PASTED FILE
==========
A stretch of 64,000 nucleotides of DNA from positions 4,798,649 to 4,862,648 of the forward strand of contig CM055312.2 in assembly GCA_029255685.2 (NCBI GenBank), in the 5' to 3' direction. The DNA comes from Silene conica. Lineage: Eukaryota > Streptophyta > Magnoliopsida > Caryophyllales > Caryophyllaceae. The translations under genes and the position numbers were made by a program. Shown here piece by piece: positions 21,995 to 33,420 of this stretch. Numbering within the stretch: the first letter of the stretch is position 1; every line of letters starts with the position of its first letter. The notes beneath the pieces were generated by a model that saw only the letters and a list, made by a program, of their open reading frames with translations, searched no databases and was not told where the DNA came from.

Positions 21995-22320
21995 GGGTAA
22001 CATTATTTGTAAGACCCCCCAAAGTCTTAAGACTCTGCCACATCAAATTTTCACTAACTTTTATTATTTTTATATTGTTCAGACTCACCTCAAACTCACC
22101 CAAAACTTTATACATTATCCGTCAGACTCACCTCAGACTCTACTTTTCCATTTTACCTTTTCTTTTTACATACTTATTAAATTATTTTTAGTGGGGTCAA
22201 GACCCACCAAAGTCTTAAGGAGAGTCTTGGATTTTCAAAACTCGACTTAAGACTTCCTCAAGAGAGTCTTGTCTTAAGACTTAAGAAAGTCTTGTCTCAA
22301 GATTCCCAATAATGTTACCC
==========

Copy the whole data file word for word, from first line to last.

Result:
A stretch of 64,000 nucleotides of DNA from positions 4,798,649 to 4,862,648 of the forward strand of contig CM055312.2 in assembly GCA_029255685.2 (NCBI GenBank), in the 5' to 3' direction. The DNA comes from Silene conica. Lineage: Eukaryota > Streptophyta > Magnoliopsida > Caryophyllales > Caryophyllaceae. The translations under genes and the position numbers were made by a program. Shown here piece by piece: positions 21,995 to 33,420 of this stretch. Numbering within the stretch: the first letter of the stretch is position 1; every line of letters starts with the position of its first letter. The notes beneath the pieces were generated by a model that saw only the letters and a list, made by a program, of their open reading frames with translations, searched no databases and was not told where the DNA came from.

Positions 21995-22320
21995 GGGTAA
22001 CATTATTTGTAAGACCCCCCAAAGTCTTAAGACTCTGCCACATCAAATTTTCACTAACTTTTATTATTTTTATATTGTTCAGACTCACCTCAAACTCACC
22101 CAAAACTTTATACATTATCCGTCAGACTCACCTCAGACTCTACTTTTCCATTTTACCTTTTCTTTTTACATACTTATTAAATTATTTTTAGTGGGGTCAA
22201 GACCCACCAAAGTCTTAAGGAGAGTCTTGGATTTTCAAAACTCGACTTAAGACTTCCTCAAGAGAGTCTTGTCTTAAGACTTAAGAAAGTCTTGTCTCAA
22301 GATTCCCAATAATGTTACCC